| 10.3°C Belfast

Jon Tonge: Close alignment with customs union and single market could solve DUP's Brexit conundrum

 

Close

An anti-Brexit protest in Westminster

An anti-Brexit protest in Westminster

AFP/Getty Images

DUP MP Nigel Dodds

DUP MP Nigel Dodds

AFP/Getty Images

Prime Minister Theresa May

Prime Minister Theresa May

PA

Tory MP Jacob Rees-Mogg

Tory MP Jacob Rees-Mogg

Getty Images

An anti-Brexit protest in Westminster

Parliament's predictable eight-fold rejection of every Brexit option highlights how all exits from our political crisis are currently blocked.

Look closely though and party abstentions were almost as significant as the no votes in terms of possible ways forward.

The DUP's abstention on the option of a customs union plus single market finally laid to rest a persistent metropolitan myth - long exposed in columns in this newspaper but repeated ad nauseum elsewhere - that the DUP demands a hard Brexit.

The DUP are hard anti-backstoppers, not hard Brexiteers.

The DUP abstained on the vote on a soft Brexit option because it was the only one which would alleviate the need for a backstop.

And they might yet support that such a soft departure. Full UK-wide participation in the customs union and single market is acceptable to the DUP because it does not leave Northern Ireland aligned to the EU in isolation.

It would maintain a soft border, debunking the persistent myth that the DUP wants a hard border.

On Wednesday, the DUP opposed harder Brexit options - such as customs union membership alone - because it would not remove the backstop on which the May-EU withdrawal agreement rests.

The DUP also rejected Labour's fantasy option of membership of 'a' customs union - as if there is an a la carte menu of such unions - in which the UK would miraculously continue to have the right to its own global trade deals and input to those of the EU.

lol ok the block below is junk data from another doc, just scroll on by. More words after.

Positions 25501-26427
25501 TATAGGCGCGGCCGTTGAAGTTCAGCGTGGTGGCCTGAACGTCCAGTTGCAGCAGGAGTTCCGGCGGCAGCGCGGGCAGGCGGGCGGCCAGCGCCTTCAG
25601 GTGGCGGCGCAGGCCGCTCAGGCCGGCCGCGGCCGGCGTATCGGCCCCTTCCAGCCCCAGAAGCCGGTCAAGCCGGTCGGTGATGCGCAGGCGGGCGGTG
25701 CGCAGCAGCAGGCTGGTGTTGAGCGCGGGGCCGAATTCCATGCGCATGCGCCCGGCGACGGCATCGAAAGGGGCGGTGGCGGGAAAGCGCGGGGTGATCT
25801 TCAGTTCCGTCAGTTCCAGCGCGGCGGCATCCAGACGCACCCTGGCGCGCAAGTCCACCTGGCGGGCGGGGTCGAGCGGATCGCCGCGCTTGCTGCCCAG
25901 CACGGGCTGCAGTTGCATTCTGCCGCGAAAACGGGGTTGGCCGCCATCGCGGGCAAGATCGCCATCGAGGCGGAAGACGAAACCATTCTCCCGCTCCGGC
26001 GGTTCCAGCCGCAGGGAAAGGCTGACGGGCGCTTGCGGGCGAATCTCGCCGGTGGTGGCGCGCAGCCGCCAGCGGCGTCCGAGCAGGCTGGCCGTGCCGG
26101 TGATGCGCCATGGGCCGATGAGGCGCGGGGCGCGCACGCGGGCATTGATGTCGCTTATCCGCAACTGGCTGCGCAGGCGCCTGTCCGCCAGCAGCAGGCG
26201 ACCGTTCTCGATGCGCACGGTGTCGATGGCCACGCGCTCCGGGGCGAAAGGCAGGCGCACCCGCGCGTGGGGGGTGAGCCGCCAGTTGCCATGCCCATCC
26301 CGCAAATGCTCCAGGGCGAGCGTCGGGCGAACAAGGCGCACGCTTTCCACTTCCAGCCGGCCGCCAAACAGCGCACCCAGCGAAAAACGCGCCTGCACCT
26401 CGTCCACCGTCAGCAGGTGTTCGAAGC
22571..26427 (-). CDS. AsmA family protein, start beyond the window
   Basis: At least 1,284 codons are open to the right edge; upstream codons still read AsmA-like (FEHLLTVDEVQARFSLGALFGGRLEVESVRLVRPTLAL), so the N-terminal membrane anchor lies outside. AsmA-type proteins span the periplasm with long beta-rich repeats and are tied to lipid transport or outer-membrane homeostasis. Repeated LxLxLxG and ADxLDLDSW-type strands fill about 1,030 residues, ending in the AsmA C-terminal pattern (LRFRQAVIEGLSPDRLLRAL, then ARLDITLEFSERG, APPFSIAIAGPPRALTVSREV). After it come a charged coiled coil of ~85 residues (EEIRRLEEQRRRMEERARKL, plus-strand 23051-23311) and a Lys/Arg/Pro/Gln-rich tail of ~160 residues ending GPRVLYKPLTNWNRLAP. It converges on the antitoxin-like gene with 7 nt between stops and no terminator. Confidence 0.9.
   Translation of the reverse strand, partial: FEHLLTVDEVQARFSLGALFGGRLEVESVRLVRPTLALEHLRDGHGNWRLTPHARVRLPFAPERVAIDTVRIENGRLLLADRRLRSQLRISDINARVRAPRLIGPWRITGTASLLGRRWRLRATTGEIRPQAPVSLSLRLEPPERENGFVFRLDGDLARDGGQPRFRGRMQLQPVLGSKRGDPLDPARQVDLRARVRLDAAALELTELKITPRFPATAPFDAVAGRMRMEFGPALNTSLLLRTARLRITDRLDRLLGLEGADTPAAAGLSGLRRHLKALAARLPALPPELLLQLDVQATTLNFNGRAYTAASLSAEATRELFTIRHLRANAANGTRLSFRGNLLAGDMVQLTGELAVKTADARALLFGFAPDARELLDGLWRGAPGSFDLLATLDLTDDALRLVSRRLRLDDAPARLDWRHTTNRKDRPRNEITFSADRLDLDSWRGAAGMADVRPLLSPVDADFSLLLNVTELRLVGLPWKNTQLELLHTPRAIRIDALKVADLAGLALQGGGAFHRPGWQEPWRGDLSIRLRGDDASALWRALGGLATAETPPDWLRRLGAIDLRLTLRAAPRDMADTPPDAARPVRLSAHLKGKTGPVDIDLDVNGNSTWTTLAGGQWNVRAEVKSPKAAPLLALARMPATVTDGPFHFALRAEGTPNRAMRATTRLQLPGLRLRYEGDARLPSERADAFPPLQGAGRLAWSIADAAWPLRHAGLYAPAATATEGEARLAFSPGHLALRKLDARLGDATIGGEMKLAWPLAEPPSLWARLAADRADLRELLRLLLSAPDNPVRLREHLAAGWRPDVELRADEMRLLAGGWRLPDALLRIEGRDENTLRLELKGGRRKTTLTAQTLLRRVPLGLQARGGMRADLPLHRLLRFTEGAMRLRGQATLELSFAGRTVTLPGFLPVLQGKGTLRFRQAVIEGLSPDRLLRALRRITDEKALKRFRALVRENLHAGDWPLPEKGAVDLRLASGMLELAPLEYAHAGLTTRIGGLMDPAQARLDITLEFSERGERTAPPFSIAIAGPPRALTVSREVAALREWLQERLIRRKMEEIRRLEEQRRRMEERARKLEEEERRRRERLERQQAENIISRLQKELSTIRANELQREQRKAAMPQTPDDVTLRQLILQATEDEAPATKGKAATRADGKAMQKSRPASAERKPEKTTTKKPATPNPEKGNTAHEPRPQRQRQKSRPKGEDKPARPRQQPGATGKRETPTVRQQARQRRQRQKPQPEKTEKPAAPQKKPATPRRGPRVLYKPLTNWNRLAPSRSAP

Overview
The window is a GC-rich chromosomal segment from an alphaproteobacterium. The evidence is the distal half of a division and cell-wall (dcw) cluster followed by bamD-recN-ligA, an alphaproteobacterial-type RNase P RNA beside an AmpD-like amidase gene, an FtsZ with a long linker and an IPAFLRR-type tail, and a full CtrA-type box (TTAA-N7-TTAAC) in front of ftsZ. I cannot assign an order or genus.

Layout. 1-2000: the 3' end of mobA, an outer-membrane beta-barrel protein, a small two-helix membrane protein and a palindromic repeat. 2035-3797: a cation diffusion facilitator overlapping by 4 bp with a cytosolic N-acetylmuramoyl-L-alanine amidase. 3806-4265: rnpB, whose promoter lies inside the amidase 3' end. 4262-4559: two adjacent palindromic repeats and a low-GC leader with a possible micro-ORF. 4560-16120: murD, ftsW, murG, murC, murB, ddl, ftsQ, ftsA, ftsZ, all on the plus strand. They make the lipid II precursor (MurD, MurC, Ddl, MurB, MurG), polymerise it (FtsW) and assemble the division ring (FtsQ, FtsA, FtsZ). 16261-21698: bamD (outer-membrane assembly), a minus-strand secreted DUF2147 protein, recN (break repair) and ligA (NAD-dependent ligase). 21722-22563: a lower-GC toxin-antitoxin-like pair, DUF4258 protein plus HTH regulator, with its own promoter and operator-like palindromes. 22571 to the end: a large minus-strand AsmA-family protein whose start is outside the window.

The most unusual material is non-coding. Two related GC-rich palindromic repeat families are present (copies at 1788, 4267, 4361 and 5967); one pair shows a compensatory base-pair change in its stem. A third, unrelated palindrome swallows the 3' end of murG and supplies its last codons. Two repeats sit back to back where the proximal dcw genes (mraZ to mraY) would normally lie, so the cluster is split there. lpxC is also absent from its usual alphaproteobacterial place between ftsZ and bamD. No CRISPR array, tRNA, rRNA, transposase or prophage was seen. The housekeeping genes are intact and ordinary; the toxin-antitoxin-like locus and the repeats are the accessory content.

Belatedly, the differences between the European Research Group - obsessed with Brexit - and the DUP - preoccupied only with Northern Ireland's equal Brexit alongside the rest of the UK - have begun to be laid bare. Boris 'bin, ditch and junk the backstop' Johnson won't be getting a repeat slot at the next DUP conference.

Having used the event to launch his Conservative Party ascendancy, any fidelity to the DUP dissolved the moment Theresa May said "support my backstop deal and there's a leadership vacancy".

'Shameless' is too inadequate a word.

Et tu, Jacob 'I'll only change if the DUP moves' Rees-Mogg, you changed as the DUP held steadfast. The DUP conference gig could have been yours, Jacob. I was looking forward to the first such gathering to be addressed in Latin.

Many continue to criticise the DUP. The extensive support for the backstop across Northern Ireland's business and farming communities shows a determination that economic logic ought to trump constitutional politics. Seamless access to EU and UK single markets matters, protecting livelihoods.

To those at risk, this matters more than unproven claims that Northern Ireland's unique alignment to the EU single market would be a constitutional betrayal, jeopardising the Union.